Ever since it ceased to be a “square mile”, London has had difficulty finding a suitable mechanism of governance. The London County Council boundary, which was in place from 1889 to 1965, probably encompassed the most coherent urban metropolis to represent a governable capital city.
In 1965, having achieved an enviable reputation for the provision of affordable housing and public transport, it gave birth to the Greater London Council or the GLC. This bloated creation was too large to be a city and too small to be a region – an uneasy combination of urban metropolis and sprawling suburban hinterland, girdled by a green belt.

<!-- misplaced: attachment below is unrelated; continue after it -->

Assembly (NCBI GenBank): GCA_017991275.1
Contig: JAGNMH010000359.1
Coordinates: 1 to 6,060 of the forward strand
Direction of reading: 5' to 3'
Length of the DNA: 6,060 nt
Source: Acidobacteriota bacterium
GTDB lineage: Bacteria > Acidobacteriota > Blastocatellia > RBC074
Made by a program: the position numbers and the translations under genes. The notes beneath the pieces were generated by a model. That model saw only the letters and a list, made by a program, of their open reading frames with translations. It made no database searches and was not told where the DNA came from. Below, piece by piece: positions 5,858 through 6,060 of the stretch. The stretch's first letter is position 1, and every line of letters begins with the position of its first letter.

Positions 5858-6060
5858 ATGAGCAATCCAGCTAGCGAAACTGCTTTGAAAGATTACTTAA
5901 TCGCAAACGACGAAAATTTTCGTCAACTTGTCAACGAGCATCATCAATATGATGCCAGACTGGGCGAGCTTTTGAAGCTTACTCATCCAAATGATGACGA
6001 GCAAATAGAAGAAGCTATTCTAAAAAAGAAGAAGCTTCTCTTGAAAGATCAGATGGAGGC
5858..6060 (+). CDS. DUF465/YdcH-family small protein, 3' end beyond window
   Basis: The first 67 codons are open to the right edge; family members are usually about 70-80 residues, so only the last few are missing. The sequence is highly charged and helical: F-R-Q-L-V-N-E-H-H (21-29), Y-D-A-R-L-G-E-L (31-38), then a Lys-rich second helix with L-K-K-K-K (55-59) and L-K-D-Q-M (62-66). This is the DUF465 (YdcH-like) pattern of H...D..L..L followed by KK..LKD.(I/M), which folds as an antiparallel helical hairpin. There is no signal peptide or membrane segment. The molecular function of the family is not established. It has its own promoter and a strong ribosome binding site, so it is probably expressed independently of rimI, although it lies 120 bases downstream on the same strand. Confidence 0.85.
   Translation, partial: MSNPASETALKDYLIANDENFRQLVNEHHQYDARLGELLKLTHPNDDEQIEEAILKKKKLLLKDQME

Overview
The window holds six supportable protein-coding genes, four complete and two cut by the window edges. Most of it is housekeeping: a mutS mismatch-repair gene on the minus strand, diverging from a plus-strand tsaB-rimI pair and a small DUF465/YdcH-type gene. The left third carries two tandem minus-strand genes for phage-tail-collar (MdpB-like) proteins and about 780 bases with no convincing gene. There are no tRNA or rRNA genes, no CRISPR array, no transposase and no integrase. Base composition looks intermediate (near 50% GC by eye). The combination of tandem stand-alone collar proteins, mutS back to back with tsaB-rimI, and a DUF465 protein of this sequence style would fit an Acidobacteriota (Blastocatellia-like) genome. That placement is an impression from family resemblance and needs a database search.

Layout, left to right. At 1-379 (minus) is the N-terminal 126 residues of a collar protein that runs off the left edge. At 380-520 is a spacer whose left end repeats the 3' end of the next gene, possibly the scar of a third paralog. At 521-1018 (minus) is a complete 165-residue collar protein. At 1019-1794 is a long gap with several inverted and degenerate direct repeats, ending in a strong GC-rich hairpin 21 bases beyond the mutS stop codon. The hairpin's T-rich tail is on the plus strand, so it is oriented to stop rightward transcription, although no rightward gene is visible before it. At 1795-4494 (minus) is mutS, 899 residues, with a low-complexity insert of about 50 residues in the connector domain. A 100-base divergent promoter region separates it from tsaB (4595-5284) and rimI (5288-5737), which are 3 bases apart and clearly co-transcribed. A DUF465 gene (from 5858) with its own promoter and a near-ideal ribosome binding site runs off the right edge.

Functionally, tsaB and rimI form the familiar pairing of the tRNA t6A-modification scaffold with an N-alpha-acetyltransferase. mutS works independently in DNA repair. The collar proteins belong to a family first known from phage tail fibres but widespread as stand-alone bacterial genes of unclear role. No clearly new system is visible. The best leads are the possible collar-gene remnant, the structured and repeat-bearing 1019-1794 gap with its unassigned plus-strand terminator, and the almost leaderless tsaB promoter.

The rise of Red Ken
Ken Livingstone in 1981. Image: Hulton Archive/Getty.
In spite of this handicap, the GLC managed to continue the good practice of its predecessor in the fields of strategic planning and public housing, until the early 1980s. Then, under the Thatcher government, it discovered personality politics. Livingstone was crowned head of the GLC by a victorious Labour party following the 1981 elections.
Livingstone tasked the organisation with disrupting the Conservative government from office, and thereby signed the GLC’s death warrant. The inevitable threat to national power posed by a Greater London leader had been demonstrated, and Thatcher made it her mission to disband the council.
The GLC’s eventual demise in 1986 was followed by one of the most creative and successful periods of London’s governance. The capital was run by the 33 municipalities via collaborative boards, such as the London Planning Advisory Committee. Personality politics disappeared and activity was focused, through consensus, on key strategic planning issues such as London’s role as a “world city”, and the location of tall buildings.